Karen Mandel knew the minute she got her little hands on her very own oven — despite its low voltage and small size — that she was destined for a life of baking.
“I spent a lot of time baking with my mother in the kitchen as a young child, but when I got my own oven and no longer needed parental supervision, well, it was just an extraordinary feeling.”
Throughout her youth, she enjoyed baking and, when she entered Penn State, she surprisingly declared education as her major.
“I planned to be a teacher,” she explained, “but they asked me what language I wanted. I said, ‘English.’ They had in mind a foreign language, and I simply could not master Spanish. Finally, my counselor referred me to the career planning office and they handed me a book of majors. I recall flipping through this book, starting with the As. Accounting — no. Biology — no. Chemistry — no. When I got to the Fs, I came across something called Food Science and Housing Administration, and that seemed to be a good fit.”
Mandel pursued that course of study — which would now be called hospitality management — and has had a successful career in the industry. She had a long tenure at Aramark, and has also worked for Disney and Starbucks. In addition to her day job, however, she always baked.
“I was a single mom with two boys, so I always needed extra money. I could always afford basic ingredients, and I used food almost like currency. I invented a cookie [a kamish bread] and was able to make some money selling it. I used baking as a way to support my synagogue and other organizations.
“I wasn’t in a position to make a large financial donation, but I was able to provide refreshments for events and teach cooking lessons to youth groups and preschool classes. I also used baked goods as gifts; people always seem thrilled with that personal touch. So it’s not a piece of jewelry, but it is something made with love.”
As a person with spirit, Mandel was determined to provide for her family and set a strong example for her sons.
“I used the talent I had — which was baking — to demonstrate to my boys that there is always a way; that hard work is part of life and that there is value in giving back.”
Mandel continues to give back, volunteering at Judith Creed Homes for Adult Independence, a supported community for individuals with disabilities. She does food-related activities with the residents, and ensures that everyone has a great time.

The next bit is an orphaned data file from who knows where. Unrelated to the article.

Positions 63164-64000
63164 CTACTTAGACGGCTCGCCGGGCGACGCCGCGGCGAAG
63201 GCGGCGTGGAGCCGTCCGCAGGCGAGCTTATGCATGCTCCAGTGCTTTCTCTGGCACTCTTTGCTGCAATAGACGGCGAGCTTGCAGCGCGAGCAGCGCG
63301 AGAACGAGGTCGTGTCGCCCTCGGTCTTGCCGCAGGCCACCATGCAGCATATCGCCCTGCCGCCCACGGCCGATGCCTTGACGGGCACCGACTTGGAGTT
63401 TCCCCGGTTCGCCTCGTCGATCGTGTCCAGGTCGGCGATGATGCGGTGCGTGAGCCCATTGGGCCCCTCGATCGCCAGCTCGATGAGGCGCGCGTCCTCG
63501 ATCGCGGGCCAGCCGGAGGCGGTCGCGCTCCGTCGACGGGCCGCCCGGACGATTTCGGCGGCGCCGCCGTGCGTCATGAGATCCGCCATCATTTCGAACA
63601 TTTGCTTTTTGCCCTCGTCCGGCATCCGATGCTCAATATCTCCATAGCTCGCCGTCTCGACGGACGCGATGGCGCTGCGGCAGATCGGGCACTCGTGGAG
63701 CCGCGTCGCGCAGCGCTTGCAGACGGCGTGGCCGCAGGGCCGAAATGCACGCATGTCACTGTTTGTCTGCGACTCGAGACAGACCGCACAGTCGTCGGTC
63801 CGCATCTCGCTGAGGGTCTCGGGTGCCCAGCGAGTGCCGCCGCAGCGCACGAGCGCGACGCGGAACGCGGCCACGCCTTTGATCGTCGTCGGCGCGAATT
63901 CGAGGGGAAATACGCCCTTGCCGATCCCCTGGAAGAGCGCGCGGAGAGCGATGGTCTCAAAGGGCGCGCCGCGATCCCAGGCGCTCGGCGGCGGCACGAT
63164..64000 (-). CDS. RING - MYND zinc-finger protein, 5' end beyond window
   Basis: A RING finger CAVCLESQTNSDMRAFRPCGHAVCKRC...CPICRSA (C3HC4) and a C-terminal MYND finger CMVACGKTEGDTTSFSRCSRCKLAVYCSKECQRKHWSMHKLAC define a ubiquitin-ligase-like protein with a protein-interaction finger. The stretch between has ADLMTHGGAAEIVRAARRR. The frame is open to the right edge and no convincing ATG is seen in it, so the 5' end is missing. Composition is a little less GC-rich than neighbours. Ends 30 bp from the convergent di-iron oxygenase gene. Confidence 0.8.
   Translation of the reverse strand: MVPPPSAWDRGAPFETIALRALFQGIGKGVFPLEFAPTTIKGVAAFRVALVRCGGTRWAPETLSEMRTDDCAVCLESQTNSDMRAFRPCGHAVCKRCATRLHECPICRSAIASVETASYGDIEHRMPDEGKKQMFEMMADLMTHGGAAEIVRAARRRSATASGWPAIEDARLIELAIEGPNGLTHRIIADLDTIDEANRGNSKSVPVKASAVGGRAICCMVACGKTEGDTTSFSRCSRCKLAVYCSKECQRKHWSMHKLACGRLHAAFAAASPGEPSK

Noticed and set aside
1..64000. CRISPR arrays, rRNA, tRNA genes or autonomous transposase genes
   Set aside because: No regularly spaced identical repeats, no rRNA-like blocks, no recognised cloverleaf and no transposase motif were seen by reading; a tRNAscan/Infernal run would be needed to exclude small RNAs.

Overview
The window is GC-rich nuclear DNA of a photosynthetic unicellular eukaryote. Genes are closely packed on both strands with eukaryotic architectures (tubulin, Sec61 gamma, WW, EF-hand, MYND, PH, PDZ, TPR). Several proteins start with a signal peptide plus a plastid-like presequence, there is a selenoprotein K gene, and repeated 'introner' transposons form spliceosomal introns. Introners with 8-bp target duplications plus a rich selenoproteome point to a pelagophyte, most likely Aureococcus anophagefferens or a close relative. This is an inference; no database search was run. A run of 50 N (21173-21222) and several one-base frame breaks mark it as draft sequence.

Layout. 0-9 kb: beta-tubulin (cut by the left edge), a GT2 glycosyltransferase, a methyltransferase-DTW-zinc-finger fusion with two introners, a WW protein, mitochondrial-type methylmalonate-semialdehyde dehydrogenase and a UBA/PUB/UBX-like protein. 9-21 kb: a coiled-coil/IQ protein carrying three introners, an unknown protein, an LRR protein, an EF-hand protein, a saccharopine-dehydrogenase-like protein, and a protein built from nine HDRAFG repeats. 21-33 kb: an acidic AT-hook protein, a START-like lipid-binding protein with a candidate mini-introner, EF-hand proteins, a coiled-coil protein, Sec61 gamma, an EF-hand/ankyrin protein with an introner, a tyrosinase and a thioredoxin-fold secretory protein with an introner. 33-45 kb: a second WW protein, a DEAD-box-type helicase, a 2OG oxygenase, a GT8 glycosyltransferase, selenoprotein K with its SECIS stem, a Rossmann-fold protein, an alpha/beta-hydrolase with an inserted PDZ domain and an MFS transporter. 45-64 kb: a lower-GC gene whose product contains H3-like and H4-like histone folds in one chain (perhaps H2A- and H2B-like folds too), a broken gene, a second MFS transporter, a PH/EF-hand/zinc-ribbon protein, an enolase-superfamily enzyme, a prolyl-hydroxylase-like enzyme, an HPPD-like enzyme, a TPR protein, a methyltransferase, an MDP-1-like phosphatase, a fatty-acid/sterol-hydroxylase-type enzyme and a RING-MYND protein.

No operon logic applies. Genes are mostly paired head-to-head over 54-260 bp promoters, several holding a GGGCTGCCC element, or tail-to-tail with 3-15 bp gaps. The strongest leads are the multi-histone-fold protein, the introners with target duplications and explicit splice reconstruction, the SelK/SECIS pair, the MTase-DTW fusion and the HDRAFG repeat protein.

Recalling her childhood, Mandel hearkens back to a time when she went to synagogue five times a week — Hebrew school, Shabbat services and Sunday school.
“We were Conservative. My mom’s family kept kosher, and observed the Sabbath very strictly. We always celebrated the holidays with traditional foods and a big family gathering. To this day, I carry on those traditions.”
Mandel, who now works as senior business development manager at Normandy Farm in Blue Bell, reported that she has stockpiled 30 pounds of latkes in her freezer in preparation for Chanukah, so the tradition continues.
She was willing to share her original kamish bread recipe, which she described as “the most Jewish recipe — you have to see it — it’s handwritten with splatters all over the paper, and extra notes written in the margins.”
We’ve reprinted it below — less authentic, but easier to use.
The Best Kamish Bread
½ pound butter, melted
2 cups sugar
5 cups flour
4 teaspoons baking powder
2 teaspoons vanilla
1 teaspoon almond extract
2 cups chocolate chips
½ cup chopped nuts
Heat your oven to 350 degrees.
Mix the eggs and butter with the sugar by hand. Add the flour and remaining dry ingredients; beat well. Add the nuts and chocolate chips.
Grease large cookie sheets and shape the dough into three loaves on the sheets.
Bake for 30 minutes.
Remove the sheets from the oven and slice the dough into quarter-inch to half-inch slices. Lay the slices on their sides on the cookie sheet and return them to the oven for five to 10 minutes to toast.
Cool and store in an airtight container.
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